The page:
After close to 4 weeks since the snowbugs were spotted, the snow is finally upon us. We awoke this morning to a winter wonderland.

Fortunately for us, Stephen spent yesterday with the pastor changing our summer tires for the winter ones.

Unfortunately for us, the first heavy snowfall happened the night before we have to drive 1 hour away to teach an early morning class.

Since we didn't get our car until last spring, we have not had to drive in the snow yet in Japan. And really, since were California kids, driving in the snow has never been part of our day to day lives. Today was a trial by fire.. er.. uh, snow.

First thing about driving in Sapporo in the winter is that you must clear off the car.

We were in a hurry, so we left a nice pile of "lazy cake" on top.

Stephen did a great job. since it was the first real snow, it melted in the sun as we drove.
By halfway there, the road was mostly slush and water.

The most harrowing part of the trip was when a HUGE truck passed us and covered our tiny car in a tidal wave of dirty snow-water. I had a minor panic attack for the 1.5 seconds we couldn't see out of the windows. Stephen kept his cool and remembered the wipers. (That's why he was driving.)

We arrived safely in Chitose, with some lazy cake still on the roof.

Sunday, November 13, 2011

Only in Japan: 10 Months Pregnant

Did you know Japanese women are pregnant for 10 months?

But, it's probably not how your thinking. Every woman is the world, Japan included, is pregnant for about 40 weeks. The difference is how the western world and Japan count those months.

In the States, pregnancy is counted by calendar months. Every month, is between 4 and 5 weeks long (with the exception of February, which just likes to be different).

In Japan, pregnancy is broken up into 10 4-week "months."

It took me some time to wrap my head around it, so I made this handy chart.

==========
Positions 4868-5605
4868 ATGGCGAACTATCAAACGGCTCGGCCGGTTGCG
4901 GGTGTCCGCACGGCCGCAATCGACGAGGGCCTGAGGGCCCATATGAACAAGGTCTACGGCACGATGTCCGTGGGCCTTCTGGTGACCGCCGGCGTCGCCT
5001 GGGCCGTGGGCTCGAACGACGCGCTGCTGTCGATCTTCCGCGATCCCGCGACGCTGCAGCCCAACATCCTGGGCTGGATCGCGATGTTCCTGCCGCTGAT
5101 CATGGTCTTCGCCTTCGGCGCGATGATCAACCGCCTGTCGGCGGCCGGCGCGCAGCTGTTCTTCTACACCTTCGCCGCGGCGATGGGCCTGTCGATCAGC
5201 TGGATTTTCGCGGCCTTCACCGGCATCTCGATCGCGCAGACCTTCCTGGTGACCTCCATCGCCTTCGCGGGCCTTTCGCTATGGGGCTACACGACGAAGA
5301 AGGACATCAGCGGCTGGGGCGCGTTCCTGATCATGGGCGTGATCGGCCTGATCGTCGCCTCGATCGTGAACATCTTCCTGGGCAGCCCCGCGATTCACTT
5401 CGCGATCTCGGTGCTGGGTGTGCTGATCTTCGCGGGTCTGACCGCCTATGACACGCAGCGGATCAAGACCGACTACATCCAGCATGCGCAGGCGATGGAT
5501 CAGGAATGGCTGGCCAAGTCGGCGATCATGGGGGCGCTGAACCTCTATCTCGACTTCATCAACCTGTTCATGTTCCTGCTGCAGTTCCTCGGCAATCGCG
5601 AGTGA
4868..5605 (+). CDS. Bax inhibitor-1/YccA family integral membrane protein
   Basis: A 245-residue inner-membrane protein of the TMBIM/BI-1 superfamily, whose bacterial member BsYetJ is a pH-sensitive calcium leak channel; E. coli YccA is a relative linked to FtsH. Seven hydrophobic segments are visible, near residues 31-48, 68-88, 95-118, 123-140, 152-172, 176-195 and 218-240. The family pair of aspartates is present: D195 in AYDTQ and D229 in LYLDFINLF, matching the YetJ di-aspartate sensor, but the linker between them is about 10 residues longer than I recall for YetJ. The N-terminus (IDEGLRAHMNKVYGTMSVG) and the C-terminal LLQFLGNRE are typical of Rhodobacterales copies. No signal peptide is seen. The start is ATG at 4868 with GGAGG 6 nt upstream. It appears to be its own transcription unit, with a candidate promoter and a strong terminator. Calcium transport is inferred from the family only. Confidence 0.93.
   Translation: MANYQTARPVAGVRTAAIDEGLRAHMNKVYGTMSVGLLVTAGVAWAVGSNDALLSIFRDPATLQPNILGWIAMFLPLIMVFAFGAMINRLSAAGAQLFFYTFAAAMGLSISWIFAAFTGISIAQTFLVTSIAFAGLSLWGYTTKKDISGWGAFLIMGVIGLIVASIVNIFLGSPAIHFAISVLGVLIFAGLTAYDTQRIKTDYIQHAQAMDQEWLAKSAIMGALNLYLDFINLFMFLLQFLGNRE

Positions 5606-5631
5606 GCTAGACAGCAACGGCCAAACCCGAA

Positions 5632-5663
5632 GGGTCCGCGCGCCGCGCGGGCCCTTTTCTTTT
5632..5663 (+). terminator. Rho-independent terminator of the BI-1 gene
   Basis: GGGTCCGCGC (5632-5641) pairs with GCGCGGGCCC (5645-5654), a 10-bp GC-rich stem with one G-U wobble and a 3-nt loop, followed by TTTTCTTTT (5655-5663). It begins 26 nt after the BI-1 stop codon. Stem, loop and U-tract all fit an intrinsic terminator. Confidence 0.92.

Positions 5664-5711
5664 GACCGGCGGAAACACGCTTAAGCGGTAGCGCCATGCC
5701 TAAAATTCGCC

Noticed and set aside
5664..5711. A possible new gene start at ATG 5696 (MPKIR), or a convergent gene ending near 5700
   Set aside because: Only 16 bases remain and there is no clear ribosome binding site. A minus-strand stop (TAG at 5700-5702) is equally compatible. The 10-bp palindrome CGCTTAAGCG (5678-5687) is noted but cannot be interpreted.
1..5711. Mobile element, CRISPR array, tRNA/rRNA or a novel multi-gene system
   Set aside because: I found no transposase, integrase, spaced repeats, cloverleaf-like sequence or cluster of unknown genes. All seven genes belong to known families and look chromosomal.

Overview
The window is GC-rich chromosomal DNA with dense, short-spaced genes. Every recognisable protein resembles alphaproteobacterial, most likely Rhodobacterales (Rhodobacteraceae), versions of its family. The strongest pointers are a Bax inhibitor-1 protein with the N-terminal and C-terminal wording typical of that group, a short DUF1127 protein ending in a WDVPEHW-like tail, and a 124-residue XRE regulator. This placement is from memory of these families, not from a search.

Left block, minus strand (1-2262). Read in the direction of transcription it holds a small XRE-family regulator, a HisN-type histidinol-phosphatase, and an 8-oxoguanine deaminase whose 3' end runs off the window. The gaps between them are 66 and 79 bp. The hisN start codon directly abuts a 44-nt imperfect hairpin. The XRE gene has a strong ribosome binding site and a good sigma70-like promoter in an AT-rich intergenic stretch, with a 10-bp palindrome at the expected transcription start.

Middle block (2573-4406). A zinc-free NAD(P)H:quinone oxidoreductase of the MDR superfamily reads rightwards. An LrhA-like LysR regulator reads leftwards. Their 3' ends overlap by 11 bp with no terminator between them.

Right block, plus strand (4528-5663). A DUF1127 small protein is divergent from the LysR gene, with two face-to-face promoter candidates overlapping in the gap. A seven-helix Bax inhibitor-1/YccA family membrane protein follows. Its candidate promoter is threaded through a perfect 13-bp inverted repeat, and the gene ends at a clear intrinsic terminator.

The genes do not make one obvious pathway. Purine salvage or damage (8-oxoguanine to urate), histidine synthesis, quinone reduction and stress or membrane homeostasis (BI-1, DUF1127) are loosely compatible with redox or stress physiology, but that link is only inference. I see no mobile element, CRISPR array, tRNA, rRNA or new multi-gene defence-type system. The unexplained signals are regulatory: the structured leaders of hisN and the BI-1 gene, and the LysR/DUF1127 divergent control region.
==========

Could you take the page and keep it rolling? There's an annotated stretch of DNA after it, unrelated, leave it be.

Both systems have their up-sides: counting with calendar months makes estimating a due date much easier. Also, trimesters are broken up more easily into 3 3-month periods.
With the Japanese way, I always know what months I'm in with out having to consult "What to Expect When You're Expecting."

I am 4 months pregnant in the US and 5 months pregnant in Japan.

Luckily for us, both countries also count pregnancies by weeks. To make things easier, I tend to default to weeks when ever someone asks how far along I am.

Friday, November 4, 2011

Adventures in Cooking: Squid

Pregnancy cravings and aversions are a funny thing. They're never what you think they'll be. For example, though I've never been much of an OJ drinker, for 6 weeks straight I craved and drank multiple glasses each day. As for aversions: I never thought, being a missionary in Japan, that Japanese food would wind up on the "get that away from me, now!" list, yet somehow it has.

This little quirk of pregnancy has made life a bit difficult for me, as you can imagine. But, I think my greatest challenge was today's Japanese cooking class.

Today's menu: rice stuffed squid-head, & sauteed squid-tentacles.

I'm sure it has a pretty sounding name, but I didn't catch it while I was staring and the whole, raw squid I was about to dismember.

The last time I was that up-close and personal with a squid was 8th grade biology.

I'll spare you the gooey details. but,
with much prayer, I was able to disassemble, clean, chop, cook, AND eat the squid.

Pictured center: squid-head stuffed with rice
Pictured left: sauteed squid tentacles

the Japanese expression "Ganbatte" (try hard/persevere) has never meant so much to me.

I think today's class may have been the end of my Japanese food aversion. Just to be safe though, I'll still be staying clear of the fish section and the grocery store for now.